The human memory is a most wily creature, a Picasso-like construction of images and emotions. And if we manipulate our own memories, to what extent is anything we remember real?
Part psychological study, part fast-paced thriller, The Other Place is a play that explores the fascinating study of memory. According to The New York Times, the play is “cunningly constructed entertainment that discloses its nifty twists at intervals that keep us intrigued.”
To learn about the process of producing this juicy new play, I contacted the play’s director, Gerald Walters. For Walters, it’s the mystery of the play that first drew him in. “I kept wondering,” he says, “was one of the characters fabricating her past and present in her mind or was she ill and not thinking clearly? It was a mystery to me, what was real and what was made up.”
The Other Place has been called a “contemporary psychological thriller,” and so I asked Walters how he manages to balance the intellectual aspects of the play with the pacing necessary for a thriller. “I believe you have to treat the play as if it was a thriller, which means the intellectual aspects of the play have be treated as the facts that are always presented in a thriller,” he says. “That in turn means the pace of the play has to move at a steady to sometimes a breathtaking pace to keep the audience interest from beginning to end, and their ultimate resolution to the ending.”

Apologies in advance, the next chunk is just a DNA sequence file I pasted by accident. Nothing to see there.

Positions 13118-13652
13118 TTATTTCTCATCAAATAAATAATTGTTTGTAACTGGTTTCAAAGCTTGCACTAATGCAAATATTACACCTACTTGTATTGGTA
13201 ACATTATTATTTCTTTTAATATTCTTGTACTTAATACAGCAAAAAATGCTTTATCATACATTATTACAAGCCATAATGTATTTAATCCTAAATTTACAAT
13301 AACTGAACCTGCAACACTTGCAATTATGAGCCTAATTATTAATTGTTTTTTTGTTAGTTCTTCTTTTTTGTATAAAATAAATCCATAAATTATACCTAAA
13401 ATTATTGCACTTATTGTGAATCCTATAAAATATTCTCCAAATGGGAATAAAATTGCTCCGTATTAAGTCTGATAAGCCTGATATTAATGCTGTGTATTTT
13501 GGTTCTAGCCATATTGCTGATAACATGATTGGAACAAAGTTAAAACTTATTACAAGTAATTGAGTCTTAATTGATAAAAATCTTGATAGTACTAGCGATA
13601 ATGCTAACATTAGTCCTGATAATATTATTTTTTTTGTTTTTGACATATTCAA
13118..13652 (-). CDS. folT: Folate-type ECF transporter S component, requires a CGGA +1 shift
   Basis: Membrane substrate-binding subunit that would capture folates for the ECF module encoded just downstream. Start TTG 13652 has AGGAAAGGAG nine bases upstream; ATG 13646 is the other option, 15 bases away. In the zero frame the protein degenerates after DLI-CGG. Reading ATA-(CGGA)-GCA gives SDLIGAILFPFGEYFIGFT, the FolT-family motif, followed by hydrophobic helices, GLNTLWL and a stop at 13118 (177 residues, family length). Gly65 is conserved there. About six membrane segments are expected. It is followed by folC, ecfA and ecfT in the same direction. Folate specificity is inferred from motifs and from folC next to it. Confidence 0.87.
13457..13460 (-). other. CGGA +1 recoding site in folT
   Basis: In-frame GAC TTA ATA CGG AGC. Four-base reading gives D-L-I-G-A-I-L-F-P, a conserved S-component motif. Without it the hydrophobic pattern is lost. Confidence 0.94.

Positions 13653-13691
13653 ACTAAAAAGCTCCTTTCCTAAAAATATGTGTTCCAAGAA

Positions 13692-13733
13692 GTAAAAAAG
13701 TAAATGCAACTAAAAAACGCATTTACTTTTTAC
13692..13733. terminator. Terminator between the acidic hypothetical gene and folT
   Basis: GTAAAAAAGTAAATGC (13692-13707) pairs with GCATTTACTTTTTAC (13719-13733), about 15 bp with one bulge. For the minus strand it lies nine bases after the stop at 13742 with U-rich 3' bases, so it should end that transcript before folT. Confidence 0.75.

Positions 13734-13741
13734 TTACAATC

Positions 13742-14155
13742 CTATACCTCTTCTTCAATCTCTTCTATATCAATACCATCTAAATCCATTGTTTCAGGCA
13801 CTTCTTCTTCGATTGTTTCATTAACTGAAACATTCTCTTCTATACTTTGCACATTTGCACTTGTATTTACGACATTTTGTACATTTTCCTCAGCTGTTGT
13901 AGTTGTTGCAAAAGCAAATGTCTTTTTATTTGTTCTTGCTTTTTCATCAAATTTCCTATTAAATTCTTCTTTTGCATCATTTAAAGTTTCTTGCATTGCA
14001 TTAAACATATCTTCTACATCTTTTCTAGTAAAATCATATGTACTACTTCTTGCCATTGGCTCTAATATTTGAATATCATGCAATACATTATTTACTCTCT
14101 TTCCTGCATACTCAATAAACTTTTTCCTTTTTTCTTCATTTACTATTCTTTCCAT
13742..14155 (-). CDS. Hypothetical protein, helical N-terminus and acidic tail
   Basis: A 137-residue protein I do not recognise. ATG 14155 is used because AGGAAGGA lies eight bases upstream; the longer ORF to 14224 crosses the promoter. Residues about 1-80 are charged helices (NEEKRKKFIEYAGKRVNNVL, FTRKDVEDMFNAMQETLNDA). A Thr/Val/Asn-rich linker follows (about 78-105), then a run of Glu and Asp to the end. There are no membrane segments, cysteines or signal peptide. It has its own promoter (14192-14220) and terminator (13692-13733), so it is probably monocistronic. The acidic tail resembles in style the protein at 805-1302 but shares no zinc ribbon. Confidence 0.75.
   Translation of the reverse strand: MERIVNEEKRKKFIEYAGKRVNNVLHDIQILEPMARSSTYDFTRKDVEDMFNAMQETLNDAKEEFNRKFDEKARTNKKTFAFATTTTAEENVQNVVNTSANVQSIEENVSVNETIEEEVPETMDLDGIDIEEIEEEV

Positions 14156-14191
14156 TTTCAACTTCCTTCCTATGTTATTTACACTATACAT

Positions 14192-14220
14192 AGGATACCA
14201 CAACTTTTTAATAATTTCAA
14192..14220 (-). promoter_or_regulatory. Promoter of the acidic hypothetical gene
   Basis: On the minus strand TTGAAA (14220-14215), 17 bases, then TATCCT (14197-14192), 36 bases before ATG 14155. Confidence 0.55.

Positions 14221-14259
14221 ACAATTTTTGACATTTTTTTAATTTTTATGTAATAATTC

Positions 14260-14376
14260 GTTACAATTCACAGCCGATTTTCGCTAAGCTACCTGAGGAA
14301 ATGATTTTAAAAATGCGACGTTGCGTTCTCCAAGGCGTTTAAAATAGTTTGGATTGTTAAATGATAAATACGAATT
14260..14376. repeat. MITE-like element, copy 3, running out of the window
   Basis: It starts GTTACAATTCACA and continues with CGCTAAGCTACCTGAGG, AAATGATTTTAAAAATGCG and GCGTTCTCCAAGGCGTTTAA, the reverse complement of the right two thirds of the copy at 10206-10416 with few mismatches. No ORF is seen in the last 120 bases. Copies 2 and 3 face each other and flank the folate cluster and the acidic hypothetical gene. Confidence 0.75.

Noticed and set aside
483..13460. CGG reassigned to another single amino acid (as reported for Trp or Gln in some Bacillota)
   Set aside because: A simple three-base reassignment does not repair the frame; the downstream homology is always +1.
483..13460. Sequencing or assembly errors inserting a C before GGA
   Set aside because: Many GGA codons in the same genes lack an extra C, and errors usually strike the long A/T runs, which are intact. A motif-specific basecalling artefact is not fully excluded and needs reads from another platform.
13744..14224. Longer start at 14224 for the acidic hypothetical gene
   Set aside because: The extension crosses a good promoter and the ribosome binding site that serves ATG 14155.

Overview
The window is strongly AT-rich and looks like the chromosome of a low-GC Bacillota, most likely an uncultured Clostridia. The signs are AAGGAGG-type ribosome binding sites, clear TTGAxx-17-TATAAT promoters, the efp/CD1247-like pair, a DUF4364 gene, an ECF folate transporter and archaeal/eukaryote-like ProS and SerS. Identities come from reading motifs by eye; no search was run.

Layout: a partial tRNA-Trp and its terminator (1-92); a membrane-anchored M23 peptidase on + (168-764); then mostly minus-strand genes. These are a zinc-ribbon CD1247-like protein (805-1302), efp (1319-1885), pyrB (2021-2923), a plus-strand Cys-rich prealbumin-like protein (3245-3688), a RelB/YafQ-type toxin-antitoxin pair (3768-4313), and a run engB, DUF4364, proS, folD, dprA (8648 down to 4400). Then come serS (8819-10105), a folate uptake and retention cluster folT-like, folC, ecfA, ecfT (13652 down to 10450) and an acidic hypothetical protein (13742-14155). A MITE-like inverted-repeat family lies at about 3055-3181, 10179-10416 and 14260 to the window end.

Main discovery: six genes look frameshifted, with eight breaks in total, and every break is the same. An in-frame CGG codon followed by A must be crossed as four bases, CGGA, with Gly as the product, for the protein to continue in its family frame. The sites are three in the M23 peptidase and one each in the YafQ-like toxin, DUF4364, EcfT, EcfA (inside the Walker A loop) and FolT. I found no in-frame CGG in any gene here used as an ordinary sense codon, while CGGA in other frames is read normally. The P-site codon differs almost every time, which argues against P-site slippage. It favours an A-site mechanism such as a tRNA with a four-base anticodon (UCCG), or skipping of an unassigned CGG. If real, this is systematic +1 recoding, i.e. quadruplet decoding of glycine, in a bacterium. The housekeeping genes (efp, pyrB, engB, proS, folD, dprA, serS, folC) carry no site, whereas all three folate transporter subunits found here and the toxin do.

Sound like a bit of a workout for an actor? It is. “The actors have to ride the emotional roller coaster with the audience as the author unfolds his story in his play,” Walters notes.
The preview performance on May 1 will aptly benefit the Alzheimer’s Association. Walters says that The Other Place can help us to better understand and work with those suffering from Alzheimer’s. “I feel this play allows the viewer to see one of the ways to cope with the people suffering from this type of behavior, dementia or Alzheimer’s,” he says.
Walters hopes the audience keeps an open mind “no matter what information is given to them by the characters.” Expect to be surprised by how your perception will shift throughout the show. “I can almost guarantee that after the show ends, there will be a different opinion between the audience members of what actually happened,” he warns.
Prepare for a bumpy ride down memory lane.
The Other Place runs May 2 through May 11 at The Very Little Theatre in Stage Left; $10.